India Maoist rebels kill 73 in major attack

India Maoist rebels, who claim to champion the poor, have been labeled the country's worst internal security threat, with 12,000 fighters and a presence in 22 of 28 states. A Tuesday massacre of 73 police officers is the worst in recent memory.

By , Correspondent

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    In this March 17 file photo, Indian paramilitary soldiers patrol during a combing operation under 'Operation GreenHunt,' to flush out Maoist rebels from their strongholds, near the jungles of Betla, about 132 miles northeast of Ranchi, India. Maoist rebels ambushed and killed 73 Indian policemen in attacks Tuesday, in central India.
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A heavily armed mob of Maoist rebels ambushed and killed 73 Indian policemen in one of their jungle strongholds in central India on Tuesday, sparking concerns about the effectiveness of the government’s massive counterinsurgency operation launched against the rebels last year.

This is believed to be the worst attack ever from the leftist guerrillas, who have a presence in 22 of 28 states and pose one of India’s greatest threats to security.

“The casualty is very high, and I am deeply shocked at the loss of lives,” said P Chidambaram, India’s home minister. “This shows the savage nature of [the rebels] and the brutality and the savagery they are capable of.”

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India’s Maoist insurgents, also called Naxalites – after Naxalbari in the state of West Bengal, where the armed rebellion was first launched by local communists in 1967 – claim to champion the rights of India’s poor and disenfranchised tribal population. Many activists claim their violence is motivated by socioeconomic deprivation.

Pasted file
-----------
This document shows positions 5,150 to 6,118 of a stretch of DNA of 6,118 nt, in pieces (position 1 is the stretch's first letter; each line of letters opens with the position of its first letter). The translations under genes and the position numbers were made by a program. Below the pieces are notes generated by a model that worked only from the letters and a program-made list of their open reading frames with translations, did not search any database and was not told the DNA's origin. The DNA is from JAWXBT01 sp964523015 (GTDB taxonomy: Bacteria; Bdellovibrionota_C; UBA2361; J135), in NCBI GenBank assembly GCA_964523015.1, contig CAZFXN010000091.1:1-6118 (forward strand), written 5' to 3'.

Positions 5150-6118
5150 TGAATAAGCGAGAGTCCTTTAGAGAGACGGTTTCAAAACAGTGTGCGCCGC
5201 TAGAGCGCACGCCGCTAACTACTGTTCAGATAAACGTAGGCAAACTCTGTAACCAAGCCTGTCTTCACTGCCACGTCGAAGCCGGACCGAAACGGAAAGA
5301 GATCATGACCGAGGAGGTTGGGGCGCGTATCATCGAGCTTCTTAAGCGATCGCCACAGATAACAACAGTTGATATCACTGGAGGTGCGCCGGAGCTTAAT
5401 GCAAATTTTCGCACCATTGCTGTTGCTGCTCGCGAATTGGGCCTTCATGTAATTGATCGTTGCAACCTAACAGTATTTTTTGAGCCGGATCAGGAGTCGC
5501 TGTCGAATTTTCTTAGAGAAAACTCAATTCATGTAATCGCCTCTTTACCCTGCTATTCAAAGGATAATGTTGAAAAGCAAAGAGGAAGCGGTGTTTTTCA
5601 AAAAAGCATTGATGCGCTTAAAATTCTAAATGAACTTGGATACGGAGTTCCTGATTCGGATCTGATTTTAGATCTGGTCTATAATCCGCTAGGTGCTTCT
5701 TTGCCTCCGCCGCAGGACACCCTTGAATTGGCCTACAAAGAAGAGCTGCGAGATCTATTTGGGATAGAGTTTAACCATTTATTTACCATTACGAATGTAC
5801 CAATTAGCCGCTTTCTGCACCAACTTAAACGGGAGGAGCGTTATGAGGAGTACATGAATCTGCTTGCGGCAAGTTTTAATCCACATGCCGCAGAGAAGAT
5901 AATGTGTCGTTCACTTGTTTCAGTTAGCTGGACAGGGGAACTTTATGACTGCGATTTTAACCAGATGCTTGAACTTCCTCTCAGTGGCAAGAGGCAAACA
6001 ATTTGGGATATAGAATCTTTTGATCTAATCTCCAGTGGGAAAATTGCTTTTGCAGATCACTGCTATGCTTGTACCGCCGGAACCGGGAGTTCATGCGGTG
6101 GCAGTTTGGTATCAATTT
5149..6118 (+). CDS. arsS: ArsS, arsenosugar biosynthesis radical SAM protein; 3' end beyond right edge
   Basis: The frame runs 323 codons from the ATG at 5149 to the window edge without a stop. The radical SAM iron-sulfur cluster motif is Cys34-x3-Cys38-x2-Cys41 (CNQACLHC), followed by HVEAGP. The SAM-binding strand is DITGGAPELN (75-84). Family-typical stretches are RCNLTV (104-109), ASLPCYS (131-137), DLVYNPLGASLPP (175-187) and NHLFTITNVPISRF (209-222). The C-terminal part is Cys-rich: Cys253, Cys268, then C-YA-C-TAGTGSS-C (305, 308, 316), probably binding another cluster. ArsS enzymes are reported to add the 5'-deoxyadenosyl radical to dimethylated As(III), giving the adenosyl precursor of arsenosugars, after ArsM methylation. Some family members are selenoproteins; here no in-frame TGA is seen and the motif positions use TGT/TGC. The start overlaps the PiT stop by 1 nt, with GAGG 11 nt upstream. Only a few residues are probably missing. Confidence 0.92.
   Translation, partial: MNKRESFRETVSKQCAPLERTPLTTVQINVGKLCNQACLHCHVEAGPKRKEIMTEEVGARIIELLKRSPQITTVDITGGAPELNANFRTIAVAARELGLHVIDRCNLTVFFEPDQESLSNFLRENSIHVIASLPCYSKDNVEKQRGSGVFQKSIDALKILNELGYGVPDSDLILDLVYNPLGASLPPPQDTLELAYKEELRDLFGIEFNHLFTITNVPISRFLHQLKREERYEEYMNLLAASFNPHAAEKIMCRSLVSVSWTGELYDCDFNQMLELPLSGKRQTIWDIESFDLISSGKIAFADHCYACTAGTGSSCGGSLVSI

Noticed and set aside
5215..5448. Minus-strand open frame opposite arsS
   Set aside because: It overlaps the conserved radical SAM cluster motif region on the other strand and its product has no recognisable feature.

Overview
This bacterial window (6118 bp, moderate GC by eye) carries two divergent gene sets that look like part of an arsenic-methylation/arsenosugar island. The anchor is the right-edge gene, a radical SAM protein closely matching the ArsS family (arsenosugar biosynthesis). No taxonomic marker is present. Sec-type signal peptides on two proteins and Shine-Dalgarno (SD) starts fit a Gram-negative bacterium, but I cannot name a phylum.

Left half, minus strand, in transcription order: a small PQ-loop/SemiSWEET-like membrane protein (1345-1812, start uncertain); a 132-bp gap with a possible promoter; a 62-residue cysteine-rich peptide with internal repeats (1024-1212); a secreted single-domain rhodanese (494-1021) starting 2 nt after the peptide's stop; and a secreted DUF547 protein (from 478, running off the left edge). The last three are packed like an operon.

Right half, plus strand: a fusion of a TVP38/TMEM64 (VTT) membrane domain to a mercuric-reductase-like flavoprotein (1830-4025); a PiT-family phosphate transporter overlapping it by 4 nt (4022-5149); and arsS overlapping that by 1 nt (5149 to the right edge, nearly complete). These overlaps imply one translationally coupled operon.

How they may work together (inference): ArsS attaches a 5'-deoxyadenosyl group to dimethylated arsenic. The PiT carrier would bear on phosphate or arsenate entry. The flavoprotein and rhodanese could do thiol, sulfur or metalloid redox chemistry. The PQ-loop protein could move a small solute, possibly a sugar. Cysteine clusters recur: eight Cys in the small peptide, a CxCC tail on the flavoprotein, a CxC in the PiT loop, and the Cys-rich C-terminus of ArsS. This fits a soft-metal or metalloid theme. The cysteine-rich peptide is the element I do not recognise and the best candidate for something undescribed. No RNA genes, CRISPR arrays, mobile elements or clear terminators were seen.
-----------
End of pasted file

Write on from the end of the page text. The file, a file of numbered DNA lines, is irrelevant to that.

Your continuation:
They were once dismissed by India’s political class as a ragtag rural insurgency. But last September Prime Minister Manmohan Singh called them the country’s “biggest internal security threat.” According to official estimates, the Naxalites have seized nearly a third of India’s land, setting up parallel governments. In recent years they have attacked police forces, hijacked trains, and carried out beheadings. Last year they rejected government overtures for a cease-fire and negotiations.

Calls for retaliation

The rebuff came even after the government mobilized nearly 100,000 troops late last year to launch Operation Greenhunt to try to seize 40,000 square kilometers of Maoist-controlled territory and to capture “dead or alive” 20 top rebel leaders and 30 commanders who operate mainly in the remote and often inaccessible jungles of central India with some 12,000 gun-toting rebels. The government has been tightlipped about its progress so far.

Tuesday’s killings provoked angry reactions from military analysts and opposition politicians, who are asking the government to retaliate strongly.

“Killing 73 … police personnel in a short span of time in a single battle is no longer subliminal violence,” Nitin Pai, editor of the monthly “Pragati – The Indian National Interest Review,” wrote in a blog post.

“In all likelihood the Naxalites have crossed a threshold – this incident is likely to stay much longer in the public mind and increase the pressure on politicians to tackle the Naxalite threat with greater resolve.”

“This was a ghastly attack…a senseless bloodbath,” Rajiv Pratap Rudy, a spokesperson for the opposition Bharatiya Janta Party, told reporters. “There is a war within and the entire country is affected by it. The entire nation is furious over the incidents. We have to hit them hard.”

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